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On Climbing Phelps Mountain

by / 0 Comments / 22 View / September 5, 2016

Last week, after working in Albany for a few days, I was able to take some time and travel about central and upstate New York. When I mention New York, most people think about the city and not about the beautiful mountains and countryside throughout the state.
My first stop was the Lake Placid area, in northern New York, within the Adirondack Mountains. Lake Placid hosted the 1932 and 1980 Winter Olympics. I made a quick visit to the Olympic Museum and the Herb Brooks Arena, where the U.S. Olympic hockey team beat the U.S.S.R. 4-3 in a semi-final match called the “Sporting Event of the Century.” From there, I drove a bit outside of town to the Cascade Cross Country Ski Center, where I stayed the next two nights.
Early the next morning, it was about 50 degrees, with scattered clouds and a forecast of rain around 4 P.M. I drove to the Adirondack Loj, home of the Adirondack Mountain Club and within hiking distance of many of the High Peaks Wilderness Area of New York. My goal was to climb Mt. Phelps, one of New York’s “46ers,” the forty-six mountains of the state with an elevation greater than 4,000 feet. The mountain is named, not for our favorite Olympian, but for Orson Phelps, a trailblazing nineteenth-century hiker. Younger and more fit hikers attempt to complete all of New York’s 46ers within a set period of time (a single winter) or under interesting conditions (while barefoot). The route up Mt. Phelps is approximately 8.4 miles round trip, with a fairly steep one-mile, rocky climb to the peak. Quite a challenge for me!
It was Sunday, and so there were quite a few other hikers on the trail. Right off, it seemed I was embedded within a family, consisting of three young men and their parents. Dad was hiking at about my pace, and the rest of the party repeatedly hiked ahead a few hundred yards, and then paused to let him catch up. I asked Mom how old the boys were when they first went hiking. She said they were quite young, and often had to be carried along. It seems to me that part of the joy of group hiking is the shared experience. I reminded one of the sons that his parents likely waited for him as a youngster and that being patient and staying together was more important than making his father suffer from trying to keep up.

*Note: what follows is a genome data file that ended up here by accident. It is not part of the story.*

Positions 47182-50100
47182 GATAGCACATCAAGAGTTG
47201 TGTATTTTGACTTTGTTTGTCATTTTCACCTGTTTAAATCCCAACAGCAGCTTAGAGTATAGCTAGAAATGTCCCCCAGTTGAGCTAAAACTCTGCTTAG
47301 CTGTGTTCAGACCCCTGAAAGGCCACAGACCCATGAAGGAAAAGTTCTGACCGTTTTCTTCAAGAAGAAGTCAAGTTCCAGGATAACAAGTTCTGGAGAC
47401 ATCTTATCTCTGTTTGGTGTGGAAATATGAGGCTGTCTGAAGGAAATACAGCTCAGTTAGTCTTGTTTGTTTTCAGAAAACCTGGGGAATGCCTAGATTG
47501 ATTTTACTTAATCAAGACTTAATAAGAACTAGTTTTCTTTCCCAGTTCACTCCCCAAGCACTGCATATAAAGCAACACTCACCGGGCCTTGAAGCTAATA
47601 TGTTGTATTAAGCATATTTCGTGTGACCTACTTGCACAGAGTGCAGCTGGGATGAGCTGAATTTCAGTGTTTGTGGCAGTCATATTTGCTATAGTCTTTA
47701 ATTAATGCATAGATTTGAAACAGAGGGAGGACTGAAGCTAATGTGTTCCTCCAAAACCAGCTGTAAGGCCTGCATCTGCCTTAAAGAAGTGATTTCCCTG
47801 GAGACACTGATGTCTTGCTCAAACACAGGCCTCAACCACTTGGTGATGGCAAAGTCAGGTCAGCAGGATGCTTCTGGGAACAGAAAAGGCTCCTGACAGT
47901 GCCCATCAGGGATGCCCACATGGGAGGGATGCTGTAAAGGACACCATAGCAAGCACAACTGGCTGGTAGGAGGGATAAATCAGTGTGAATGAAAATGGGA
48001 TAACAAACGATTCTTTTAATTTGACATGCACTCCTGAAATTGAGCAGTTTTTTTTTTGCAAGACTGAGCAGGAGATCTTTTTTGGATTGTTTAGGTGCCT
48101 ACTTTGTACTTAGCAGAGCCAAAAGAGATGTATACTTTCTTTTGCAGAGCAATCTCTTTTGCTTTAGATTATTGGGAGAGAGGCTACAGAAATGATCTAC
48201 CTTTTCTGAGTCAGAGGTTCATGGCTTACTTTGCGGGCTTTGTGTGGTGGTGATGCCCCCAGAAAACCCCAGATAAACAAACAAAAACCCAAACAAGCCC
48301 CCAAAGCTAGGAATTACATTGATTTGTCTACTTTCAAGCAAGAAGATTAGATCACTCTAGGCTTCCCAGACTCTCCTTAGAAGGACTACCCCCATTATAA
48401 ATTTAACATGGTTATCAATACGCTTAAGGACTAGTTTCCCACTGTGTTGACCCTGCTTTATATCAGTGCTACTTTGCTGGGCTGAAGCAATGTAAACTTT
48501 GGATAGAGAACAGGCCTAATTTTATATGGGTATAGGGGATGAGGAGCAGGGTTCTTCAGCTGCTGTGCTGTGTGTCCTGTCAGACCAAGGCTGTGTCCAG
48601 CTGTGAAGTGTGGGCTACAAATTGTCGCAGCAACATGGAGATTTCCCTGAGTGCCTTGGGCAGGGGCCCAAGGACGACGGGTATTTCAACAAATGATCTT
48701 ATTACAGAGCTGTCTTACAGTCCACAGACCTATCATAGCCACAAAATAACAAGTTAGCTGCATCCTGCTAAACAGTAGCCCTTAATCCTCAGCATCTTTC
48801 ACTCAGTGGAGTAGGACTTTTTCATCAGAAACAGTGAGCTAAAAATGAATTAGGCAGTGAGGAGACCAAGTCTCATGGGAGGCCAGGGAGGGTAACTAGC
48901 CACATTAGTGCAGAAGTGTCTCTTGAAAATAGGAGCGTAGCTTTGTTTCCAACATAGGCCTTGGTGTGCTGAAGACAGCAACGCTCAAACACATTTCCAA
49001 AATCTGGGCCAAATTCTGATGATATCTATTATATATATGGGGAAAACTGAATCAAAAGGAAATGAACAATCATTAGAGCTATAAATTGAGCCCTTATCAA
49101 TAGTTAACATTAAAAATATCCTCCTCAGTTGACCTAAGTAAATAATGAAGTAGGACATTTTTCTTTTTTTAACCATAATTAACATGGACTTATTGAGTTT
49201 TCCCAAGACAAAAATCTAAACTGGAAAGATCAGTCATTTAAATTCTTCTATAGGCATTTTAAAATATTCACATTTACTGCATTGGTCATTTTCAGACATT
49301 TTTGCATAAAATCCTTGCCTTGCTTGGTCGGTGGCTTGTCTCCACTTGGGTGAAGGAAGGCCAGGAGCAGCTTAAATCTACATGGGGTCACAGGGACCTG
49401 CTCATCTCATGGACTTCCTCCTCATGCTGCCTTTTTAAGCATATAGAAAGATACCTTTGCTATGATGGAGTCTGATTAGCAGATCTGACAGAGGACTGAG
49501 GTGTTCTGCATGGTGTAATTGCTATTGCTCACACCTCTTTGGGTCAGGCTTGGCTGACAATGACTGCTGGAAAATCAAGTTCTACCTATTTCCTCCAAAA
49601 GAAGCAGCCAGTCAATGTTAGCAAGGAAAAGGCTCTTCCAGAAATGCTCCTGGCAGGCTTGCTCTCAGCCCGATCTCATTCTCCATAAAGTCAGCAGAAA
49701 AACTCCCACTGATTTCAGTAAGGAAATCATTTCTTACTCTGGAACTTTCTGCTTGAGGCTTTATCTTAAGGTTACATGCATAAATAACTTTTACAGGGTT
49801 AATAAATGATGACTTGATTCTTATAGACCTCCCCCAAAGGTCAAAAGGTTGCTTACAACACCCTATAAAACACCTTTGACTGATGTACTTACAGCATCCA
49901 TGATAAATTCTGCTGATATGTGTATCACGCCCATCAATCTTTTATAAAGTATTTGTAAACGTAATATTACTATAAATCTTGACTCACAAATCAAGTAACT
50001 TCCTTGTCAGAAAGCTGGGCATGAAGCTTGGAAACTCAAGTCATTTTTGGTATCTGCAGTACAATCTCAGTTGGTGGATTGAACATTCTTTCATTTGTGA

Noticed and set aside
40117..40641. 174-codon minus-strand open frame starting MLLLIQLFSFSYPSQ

I was grateful to have had many such conversations along the way since it gave me a chance to rest. As a former runner, I’ve become fairly good at knowing when my heart beats per minute exceed that of the recommended maximum for someone exercising, which for me, is about 157. I stopped often to let my heart catch up, especially that last mile to the peak. I drank plenty of water because dehydration can lead to disaster on a mountain trail. I tend to start slow and taper off, so this moderately difficult hike was well suited to my abilities.
I met quite a few New Yorkers along the way, and I have to say they didn’t fit the stereotypical grumpy Northeasterner. I’m not surprised by that. In the past two decades, I’ve been fortunate to travel a good bit and have found that people everywhere are mostly the same. Making generalizations about any group is wrong-headed and drives a wedge between ourselves and our own humanity. A surprising number of hikers I met were from Quebec. A young, French-speaking man had the best tattoo I saw – a tall pine tree drawn on the back of his left leg, reaching from his ankle to behind his knee.
Although my main goal was to make it to the top of Mt. Phelps and then complete the hike, other goals were just as important – connecting with nature and with those of like mind. I finished the hike completely spent but left with my mind humming nature’s many songs.
Michael Brown is an education consultant and a former teacher. He can be contacted at michael.brown@utexas.edu.